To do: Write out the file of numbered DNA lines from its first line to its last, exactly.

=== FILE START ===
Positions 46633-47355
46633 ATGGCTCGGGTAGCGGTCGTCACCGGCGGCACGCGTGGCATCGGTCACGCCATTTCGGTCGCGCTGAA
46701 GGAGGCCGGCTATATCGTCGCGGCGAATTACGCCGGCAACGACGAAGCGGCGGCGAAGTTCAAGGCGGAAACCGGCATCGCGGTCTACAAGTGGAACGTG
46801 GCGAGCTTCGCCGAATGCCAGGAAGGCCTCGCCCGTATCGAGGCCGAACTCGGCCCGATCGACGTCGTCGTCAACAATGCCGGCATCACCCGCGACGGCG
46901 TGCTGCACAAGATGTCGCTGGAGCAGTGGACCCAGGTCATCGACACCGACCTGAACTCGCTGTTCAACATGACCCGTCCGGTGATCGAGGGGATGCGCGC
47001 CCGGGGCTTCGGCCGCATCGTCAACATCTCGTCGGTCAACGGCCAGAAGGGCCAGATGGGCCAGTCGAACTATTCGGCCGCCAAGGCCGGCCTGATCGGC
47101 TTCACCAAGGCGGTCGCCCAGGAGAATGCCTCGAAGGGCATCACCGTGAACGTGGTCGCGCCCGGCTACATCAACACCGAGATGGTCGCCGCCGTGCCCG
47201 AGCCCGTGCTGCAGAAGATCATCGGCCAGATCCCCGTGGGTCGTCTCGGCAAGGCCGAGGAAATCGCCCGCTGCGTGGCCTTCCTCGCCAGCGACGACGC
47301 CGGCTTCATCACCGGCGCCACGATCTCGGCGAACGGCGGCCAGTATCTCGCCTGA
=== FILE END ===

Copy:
Positions 46633-47355
46633 ATGGCTCGGGTAGCGGTCGTCACCGGCGGCACGCGTGGCATCGGTCACGCCATTTCGGTCGCGCTGAA
46701 GGAGGCCGGCTATATCGTCGCGGCGAATTACGCCGGCAACGACGAAGCGGCGGCGAAGTTCAAGGCGGAAACCGGCATCGCGGTCTACAAGTGGAACGTG
46801 GCGAGCTTCGCCGAATGCCAGGAAGGCCTCGCCCGTATCGAGGCCGAACTCGGCCCGATCGACGTCGTCGTCAACAATGCCGGCATCACCCGCGACGGCG
46901 TGCTGCACAAGATGTCGCTGGAGCAGTGGACCCAGGTCATCGACACCGACCTGAACTCGCTGTTCAACATGACCCGTCCGGTGATCGAGGGGATGCGCGC
47001 CCGGGGCTTCGGCCGCATCGTCAACATCTCGTCGGTCAACGGCCAGAAGGGCCAGATGGGCCAGTCGAACTATTCGGCCGCCAAGGCCGGCCTGATCGGC
47101 TTCACCAAGGCGGTCGCCCAGGAGAATGCCTCGAAGGGCATCACCGTGAACGTGGTCGCGCCCGGCTACATCAACACCGAGATGGTCGCCGCCGTGCCCG
47201 AGCCCGTGCTGCAGAAGATCATCGGCCAGATCCCCGTGGGTCGTCTCGGCAAGGCCGAGGAAATCGCCCGCTGCGTGGCCTTCCTCGCCAGCGACGACGC
47301 CGGCTTCATCACCGGCGCCACGATCTCGGCGAACGGCGGCCAGTATCTCGCCTGA